Little boy saved by quick-thinking officer during Memorial Day parade

Connor Orpik was choking on a piece of candy during a Memorial Day parade, but a quick thinking police officer saved the 4-year-old's life.

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Connor Orpik was choking on a piece of candy during a Memorial Day parade, but a quick thinking police officer saved the 4-year-old's life.

Four-year-old Connor Orpik is just like any other little boy, he's full of energy, loves to play outside and has a very sweet tooth.

However, if it wasn't for a police officer quick on his feet, Connor could have lost his life.

On Memorial Day in Concord, Connor was sucking on a piece of hard candy as he took in the sights and sounds of the parade.

"Took my eyes off him for a minute and (it went in here) it went in his throat and he started to choke," said Nicholas Orpik, Connor's father.

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Luckily, Police Sergeant Jeffrey Young was in the right place at the right time. He had just finished leading the honor guard in the parade when he saw little Connor in distress.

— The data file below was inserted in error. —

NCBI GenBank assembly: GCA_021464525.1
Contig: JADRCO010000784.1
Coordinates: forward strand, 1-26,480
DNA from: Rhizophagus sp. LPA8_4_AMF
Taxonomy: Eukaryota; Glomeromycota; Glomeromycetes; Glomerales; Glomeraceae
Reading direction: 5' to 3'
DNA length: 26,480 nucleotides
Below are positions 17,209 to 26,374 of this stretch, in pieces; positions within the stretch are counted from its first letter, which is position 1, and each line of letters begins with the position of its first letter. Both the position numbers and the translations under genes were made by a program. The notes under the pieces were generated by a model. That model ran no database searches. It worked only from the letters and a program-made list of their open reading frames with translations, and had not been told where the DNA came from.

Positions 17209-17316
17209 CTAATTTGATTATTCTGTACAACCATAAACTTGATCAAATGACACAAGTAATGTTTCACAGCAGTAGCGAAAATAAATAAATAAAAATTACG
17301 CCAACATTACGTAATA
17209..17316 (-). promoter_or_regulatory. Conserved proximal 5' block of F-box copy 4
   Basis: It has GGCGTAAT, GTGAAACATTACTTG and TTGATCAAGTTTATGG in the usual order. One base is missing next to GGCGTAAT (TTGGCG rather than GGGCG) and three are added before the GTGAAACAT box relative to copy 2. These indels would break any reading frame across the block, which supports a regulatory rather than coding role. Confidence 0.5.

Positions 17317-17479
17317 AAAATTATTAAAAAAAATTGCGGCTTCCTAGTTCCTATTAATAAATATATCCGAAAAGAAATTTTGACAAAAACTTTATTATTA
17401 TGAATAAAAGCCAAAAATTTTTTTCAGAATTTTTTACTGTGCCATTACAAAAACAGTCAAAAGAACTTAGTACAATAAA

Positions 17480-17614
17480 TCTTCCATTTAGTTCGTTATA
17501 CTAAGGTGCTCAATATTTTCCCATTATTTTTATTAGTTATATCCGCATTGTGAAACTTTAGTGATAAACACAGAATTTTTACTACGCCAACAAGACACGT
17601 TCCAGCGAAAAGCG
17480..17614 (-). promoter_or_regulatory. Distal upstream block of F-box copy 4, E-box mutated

"Sgt. Young came right out of nowhere and took care of business," said Nicholas.

"There was someone in the crowd that just yelled out 'someone's choking' and it happened to be right behind where I was standing," said Sgt. Young.

Sgt. Young performed the Heimlich maneuver, a life-saving technique he's trained on every year, but had never used during his 13 years as a police officer.

"A little peppermint disc came flying out of his mouth and landed on the ground and he started crying which was great to hear because he was obviously breathing at that point," said Sgt. Young.

In that moment, Connor's parents breathed a big sigh of relief.

"Sgt. Young really took control. I really didn't see him coming," said Nicholas. "I was kind of focused and he came right out of my blindside and swooped right in, didn't hesitate a minute and knew exactly what to do. The whole event lasted probably 30 seconds or so. Felt a little bit like an eternity, but it was over pretty quick."

Firefighters made sure to check Connor before clearing him to go home with his parents, but not before having some fun.

"I let him wear my hat and I made him Sgt. for the day, he got a kick out of that," said Sgt. Young.

While Sgt. Young says he was just doing his job, for Connor it was so much more than that - Sgt. Young saved his life.

"It felt great to help out, police officers are here to help, that's what we're here to do," said Sgt. Young.

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